It's mostly applied for objects that are constructed and not sold. These properties include schools, government buildings, religious institutions and hospitals.
After the land value of that property is determined, it’s combined with the amount it would cost to build that property.
That construction cost can be estimated by multiplying the cost of a square foot with the total square feet of the comparable structure.
Once the amount is determined, you can then subtract the cost of any possible depreciation factors, including the cost of necessary repairs or other logistical considerations, such as a hard-to-access location.
4) Residual Method
Unlike other approaches, the residual method is primarily used to determine the value of properties and vacant land with potential for development or redevelopment.
In order to determine the value of such properties, the following calculation is needed:
Land / Property = Gross Development Value - (Construction + Fees + Profit)
So, the purchase price of a land, property or site is determined by the gross development value (GDV) minus the combined cost of construction, fees and developer’s profit.
The GDV is at the very centre of this calculation, and outlines the final capital value of a completed development when it’s eventually sold.
Although larger properties may take several years to be constructed, the GDV is calculated with current values, not projected values.
The main reason why aspiring property developers use the residual method to value properties and/or land is that this method helps to identify how much one should pay for a development site or building, in order to actually make a profit.
In short, it allows them to better understand when it’s not a good idea to make an investment.
5) Contractors’ Method
Also known as the “summation”, the contractors’ method helps property developers determine the value of special and atypical properties.
These usually come to the market very rarely, and are therefore unsuitable for different property valuation techniques, such as the comparison method, due to the lack of reference.
While other techniques are used more frequently, this one is used when all other methods fail.
One such example is when a building that was never meant to be built, or was designed for commercial use, becomes commercially available.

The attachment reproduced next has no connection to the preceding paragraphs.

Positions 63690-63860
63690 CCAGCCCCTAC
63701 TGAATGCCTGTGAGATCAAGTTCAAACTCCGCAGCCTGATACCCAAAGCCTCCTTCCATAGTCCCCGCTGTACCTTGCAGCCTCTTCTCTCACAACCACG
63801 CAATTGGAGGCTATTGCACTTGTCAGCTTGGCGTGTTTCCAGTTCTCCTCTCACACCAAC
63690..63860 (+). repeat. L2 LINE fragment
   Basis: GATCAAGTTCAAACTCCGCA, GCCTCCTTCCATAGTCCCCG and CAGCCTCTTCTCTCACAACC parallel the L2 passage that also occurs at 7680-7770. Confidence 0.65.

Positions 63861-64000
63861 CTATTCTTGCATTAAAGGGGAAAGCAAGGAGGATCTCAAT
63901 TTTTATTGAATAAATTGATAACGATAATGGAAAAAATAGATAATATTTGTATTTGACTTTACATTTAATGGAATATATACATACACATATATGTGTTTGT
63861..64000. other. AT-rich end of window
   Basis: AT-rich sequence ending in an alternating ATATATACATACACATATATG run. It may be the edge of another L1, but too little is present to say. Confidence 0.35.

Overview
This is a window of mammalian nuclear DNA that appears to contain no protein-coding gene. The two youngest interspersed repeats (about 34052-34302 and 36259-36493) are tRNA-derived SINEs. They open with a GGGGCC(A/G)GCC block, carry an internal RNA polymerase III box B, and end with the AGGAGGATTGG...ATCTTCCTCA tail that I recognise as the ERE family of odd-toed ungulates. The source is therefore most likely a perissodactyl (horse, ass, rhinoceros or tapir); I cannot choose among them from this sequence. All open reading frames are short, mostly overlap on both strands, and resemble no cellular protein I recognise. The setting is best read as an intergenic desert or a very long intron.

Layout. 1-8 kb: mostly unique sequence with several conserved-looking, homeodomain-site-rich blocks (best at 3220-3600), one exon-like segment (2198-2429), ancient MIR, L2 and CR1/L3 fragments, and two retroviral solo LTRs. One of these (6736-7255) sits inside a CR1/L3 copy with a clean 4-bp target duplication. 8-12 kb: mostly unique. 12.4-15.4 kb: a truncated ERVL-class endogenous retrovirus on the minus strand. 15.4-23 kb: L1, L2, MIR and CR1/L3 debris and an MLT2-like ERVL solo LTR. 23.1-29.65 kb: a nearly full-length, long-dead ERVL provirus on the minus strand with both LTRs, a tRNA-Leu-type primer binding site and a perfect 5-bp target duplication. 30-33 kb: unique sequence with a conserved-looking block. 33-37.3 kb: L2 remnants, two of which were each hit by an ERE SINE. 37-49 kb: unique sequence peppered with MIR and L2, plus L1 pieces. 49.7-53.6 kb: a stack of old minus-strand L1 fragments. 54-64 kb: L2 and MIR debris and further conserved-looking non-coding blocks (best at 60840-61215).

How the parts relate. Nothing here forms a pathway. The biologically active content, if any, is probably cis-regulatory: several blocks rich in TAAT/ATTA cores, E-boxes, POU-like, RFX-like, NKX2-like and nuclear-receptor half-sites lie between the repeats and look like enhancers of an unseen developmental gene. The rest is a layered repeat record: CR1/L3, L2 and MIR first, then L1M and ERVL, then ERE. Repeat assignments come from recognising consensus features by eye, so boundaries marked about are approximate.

For example, this could be a church, bus station or old fire department that is converted into a residential or commercial property.
The basic assumption for the contractors’ method is that the worth of a particular property equates the combined cost of the land and construction on the land.
Property Value = Cost of the land/site + Construction Cost of Buildings on the Land
Once this valuation is determined, the developer or investor will have a much clearer idea of how to list the property for sale or rent.
6) Investment Method
When it comes to calculating the market value and future value of a freehold interest (the right to grant the leave to another person) of a property, investors commonly use the investment method.
It can be used for properties that provide landlords with a return on their investment in the form of rental income.
It also helps investors determine the current value of a property by looking at the potential profits the property can earn in the future.
To determine the net present value (NPV) of a property, you need to analyse comparable property sales as well as future rental incomes.
Calculating backwards to the present day, one can determine the current value of a property, including properties that are yet to be developed.
Using the comparison method, one can determine the price (cost to buy) of a property, as well as the rental one can ask for.
With that, one will also know when the rental income and the investment will make profits.
Whether you’re a seasoned property investor or someone simply looking to sell your home, it’s important to understand the different property valuation methods.
While the comparison method is most suitable most residential property valuations, there are other property types in a variety of scenarios that are more complex and that demand different approaches.